An investigation by New Hampshire officials is expected to show that reimporting medicine from Canada is safe, but the report won't be released for another week, Gov. Craig Benson said today.
"I think there's a lot of questions in New Hampshire," Benson said. "Hopefully we're going to have some answers for them based on some investigations that we've done on our own."
State Health and Human Services Commissioner John Stephen said the report shows the cheaper medicine from Canada is safe and effective.
The report says state officials ordered prescription drugs from Canada and bought the same drugs in New Hampshire. The drugs were tested at the state crime lab, and no differences were found, Stephen said.
Stephen did not discuss the specifics of the report, noting it was prepared for Benson and is being evaluated by the governor. He told the Union Leader on Wednesday it "clearly shows there is quality of service and the practices (in Canada) are safe and effective, and health and safety will in no way be compromised."
The report was not part of the discussions Benson had with Health and Human Services Secretary Tommy Thompson on Wednesday, Benson said. Instead, their 15-minute meeting focused on Medicaid money and getting federal approval to join with other states in purchasing medicines in bulk.
"There was no mention of Canadian drugs whatsoever. None. Zero," Benson said.
Federal law forbids reimportation of Canadian drugs. Benson has asked for waivers that would allow New Hampshire to reimport drugs from Canada. It can't happen unless Thompson certifies their safety.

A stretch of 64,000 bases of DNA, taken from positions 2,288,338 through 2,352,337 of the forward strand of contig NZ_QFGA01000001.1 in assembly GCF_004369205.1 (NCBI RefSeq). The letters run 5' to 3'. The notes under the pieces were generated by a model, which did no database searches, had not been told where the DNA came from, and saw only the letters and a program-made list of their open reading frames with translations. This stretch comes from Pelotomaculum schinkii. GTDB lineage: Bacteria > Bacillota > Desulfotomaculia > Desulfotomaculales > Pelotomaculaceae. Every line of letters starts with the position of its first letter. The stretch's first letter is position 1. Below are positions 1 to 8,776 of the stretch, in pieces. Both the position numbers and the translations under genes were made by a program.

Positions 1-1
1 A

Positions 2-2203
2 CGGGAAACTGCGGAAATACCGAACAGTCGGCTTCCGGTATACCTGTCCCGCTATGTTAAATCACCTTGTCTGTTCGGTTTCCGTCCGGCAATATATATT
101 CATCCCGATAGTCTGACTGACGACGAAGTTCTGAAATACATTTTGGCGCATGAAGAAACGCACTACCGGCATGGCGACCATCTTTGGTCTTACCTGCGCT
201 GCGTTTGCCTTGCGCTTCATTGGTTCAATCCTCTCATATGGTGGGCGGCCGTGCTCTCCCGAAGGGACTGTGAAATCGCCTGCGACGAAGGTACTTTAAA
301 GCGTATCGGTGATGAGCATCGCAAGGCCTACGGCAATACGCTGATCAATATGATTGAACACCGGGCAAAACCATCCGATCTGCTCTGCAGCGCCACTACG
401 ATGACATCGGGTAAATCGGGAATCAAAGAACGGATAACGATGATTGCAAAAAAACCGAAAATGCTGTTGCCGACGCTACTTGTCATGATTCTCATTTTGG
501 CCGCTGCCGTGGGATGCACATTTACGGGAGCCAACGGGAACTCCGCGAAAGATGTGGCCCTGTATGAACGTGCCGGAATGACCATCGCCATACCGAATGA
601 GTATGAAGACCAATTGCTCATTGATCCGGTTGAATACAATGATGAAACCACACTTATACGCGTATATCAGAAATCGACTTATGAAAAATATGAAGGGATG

Benson said today he had not planned to present the results of his investigation to the federal government.
Benson has proposed reimporting drugs for state prison inmates and some Medicaid recipients, and the state would launch a Web site providing links to Canadian pharmacies for any New Hampshire resident.
Because of Canadian price controls, the cheaper Canadian dollar and other factors, brand-name prescription drugs in Canada sell for 35% to 40% less than in the United States.
Each year, New Hampshire spends about $140 million a year in prescription drugs under its Medicaid program. Stephen said costs of drugs have been rising by double-digit percentage rates in the last three years.
Stephen said the report did not focus on Medicaid, but on safety-related issues when it comes to reimportation. The report details how state officials ordered reimported prescription drugs from Canada and purchased the same drugs in New Hampshire. They then sent the drugs to the state crime laboratory for a blind analysis. No difference was detected, Stephen said.
U.S. drug companies and pharmacists have warned about dangers of importing prescription drugs from Canada.
Benson's plan would require all reimported drugs to be manufactured in the United States and shipped in their original packaging. In addition, the patient importing the drugs would be required to have an American doctor's prescription that also was signed by a Canadian doctor.
Benson described his meeting with Thompson on Wednesday as positive.
"Tommy Thompson, being a former governor, understands that we've got to change things, and I've asked him to see if we can't be at the forefront of that change," Benson said. "We can move a little faster than bigger states ... so there's a lot of advantages to dealing with New Hampshire."